Sonnenzimmer: I think we are sitting in a similar place to where you were then – taking stock. We are making a conscious decision of where we want to be, rather than just chasing projects to survive. In 2012, after six years of churning through hundreds of print projects a year, our studio began to stabilise through acquiring two long-term design clients – a gallery and a publisher – that we do publication design for. This stabilisation allowed us to stretch out a bit with our ambitions. It was no longer entirely crucial that our print production fully support the studio. For us, this meant when we weren’t working on our clients’ publishing projects, we were delving into quilts, sound installations and painting.

This stabilisation was double-sided though. In a way, the love for typography, image making and printing (that had led us to poster making) split off into isolated tangents. So, lately, we’ve been trying to bring these elements back together with the gallery work we’re doing. We’re developing a typeface (Splitbeam) for a short play we’ve written that will be part of an upcoming exhibit at Columbia College’s Center for Book and Paper Arts. We’ve begun releasing small publications with each of the exhibits we participate in. Basically, we’re hell bent on keeping these creative endeavours – typography, printing and image making – together.

Ah – ‘the seam’ (we really love this terminology, by the way). We are still sitting squarely on top of it. Design work keeps us afloat, but it’s still much of the print work that gets folk’s attention. It’s funny how public perception and reality don’t always sync up. We’ve made a conscious decision over the last year to beef up our art production to change this perception and to set us on the course we want to be on. Here in Chicago, we are usually referred to as designers. This is fine, but what we are doing is not just design. For us, we still want to blur the lines between design and art, as we don’t see much of a difference, both being authored form. It’s the grey area where really interesting things can happen, right?

All that said, we may find in a few years that we need a clearer division, for the sake of the viewer. All of our lofty intentions could prove to be confusing. Grey areas are often that way. Boxes do help people navigate: design = service, art = unencumbered expression? Maybe we shouldn’t care about the labels.

I will say that client-based work has allowed us to explore, both within it and outside of it. For that we are very thankful.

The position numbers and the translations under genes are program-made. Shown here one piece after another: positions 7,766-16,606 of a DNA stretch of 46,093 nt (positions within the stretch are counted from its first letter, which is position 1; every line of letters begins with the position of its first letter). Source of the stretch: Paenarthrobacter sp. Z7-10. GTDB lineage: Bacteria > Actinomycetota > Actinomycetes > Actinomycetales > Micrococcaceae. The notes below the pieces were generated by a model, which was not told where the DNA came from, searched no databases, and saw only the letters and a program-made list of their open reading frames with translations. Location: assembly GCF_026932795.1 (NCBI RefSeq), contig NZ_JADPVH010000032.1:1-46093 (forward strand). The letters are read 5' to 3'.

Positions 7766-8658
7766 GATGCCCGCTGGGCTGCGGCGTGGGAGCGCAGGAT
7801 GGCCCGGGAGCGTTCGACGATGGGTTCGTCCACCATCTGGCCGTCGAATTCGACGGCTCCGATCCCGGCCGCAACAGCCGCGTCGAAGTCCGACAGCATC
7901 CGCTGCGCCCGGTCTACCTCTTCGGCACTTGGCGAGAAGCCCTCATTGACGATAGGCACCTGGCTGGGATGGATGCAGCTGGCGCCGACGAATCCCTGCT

Even if the more interesting things are happening in your personal artwork, do you find that client-based work influences it? Like producing for a design brief inspires something that you may not have come up with without it? This is most certainly true for us. For example, a recent identity project inspired us to dive into type design within our own work, as we’ve become more interested in taking a more ‘from the ground up’ approach to the work we produce.


Geoff McFetridge mural for Oakley at Berrics skatepark, LA

McFetridge: This, I guess, is an example of how commercial projects are part of my work: I was asked to do a mural at the West Los Angeles Courthouse. The WLA Courthouse is a skate spot that was very influential to skateboarding. It was a sort of proving ground for pros, and a place I used to skate with friends in the 90s. It became a bust and then went into disrepair. After a long series of events, Nike sponsored the removal of the ‘skate-stoppers’ and a huge clean-up of the abandoned space. They asked me to do a mural in the centre of the space. So I had two days to plan a mural, and had to leave a vacation to do it.

So I got paid to do this job, but the main reason to do it was to participate in this significant cultural event or, at least, it was to me. There was no brief for the project, and this is a common type of project I am being offered lately. It is definitely a ‘grey area’ type of project.

In retrospect, I see that one of the reasons I have always done commercial work is because of this type of interest in participating in the culture that I was interested in. I also like the structure of doing work like this. The timelines are usually very short and intense. Most of the mural had to be made up as I painted it. This is in contrast to a large-scale public art project I have been awarded, where I am mired in preparing budgets and work schedules for work that is to happen a year from now.

It sounds like you guys have a very diverse set of interests, and work that goes far beyond the print work you do. I think that is great, and I think it is important to look beyond people’s expectations of you. When I first did art shows, it came as a revelation to me that instead of drawing an apple, I could just have an apple sitting in the gallery. (A pretty basic revelation!) In this very basic revelation, I came to understand that though what I do is very formal, and image-based, what I am really trying to do is create experience.